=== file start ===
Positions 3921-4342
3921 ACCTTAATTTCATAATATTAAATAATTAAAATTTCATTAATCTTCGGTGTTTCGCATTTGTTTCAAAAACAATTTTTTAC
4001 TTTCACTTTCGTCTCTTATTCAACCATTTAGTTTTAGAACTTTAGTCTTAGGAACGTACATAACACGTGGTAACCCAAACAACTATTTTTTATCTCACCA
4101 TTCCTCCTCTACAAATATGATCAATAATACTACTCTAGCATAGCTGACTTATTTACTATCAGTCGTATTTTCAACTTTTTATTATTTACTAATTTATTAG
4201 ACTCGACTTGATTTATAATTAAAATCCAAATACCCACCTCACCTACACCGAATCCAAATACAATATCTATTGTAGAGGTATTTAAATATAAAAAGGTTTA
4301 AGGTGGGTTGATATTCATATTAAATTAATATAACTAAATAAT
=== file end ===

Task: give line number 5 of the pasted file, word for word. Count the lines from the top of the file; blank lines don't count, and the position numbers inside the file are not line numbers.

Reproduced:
4201 ACTCGACTTGATTTATAATTAAAATCCAAATACCCACCTCACCTACACCGAATCCAAATACAATATCTATTGTAGAGGTATTTAAATATAAAAAGGTTTA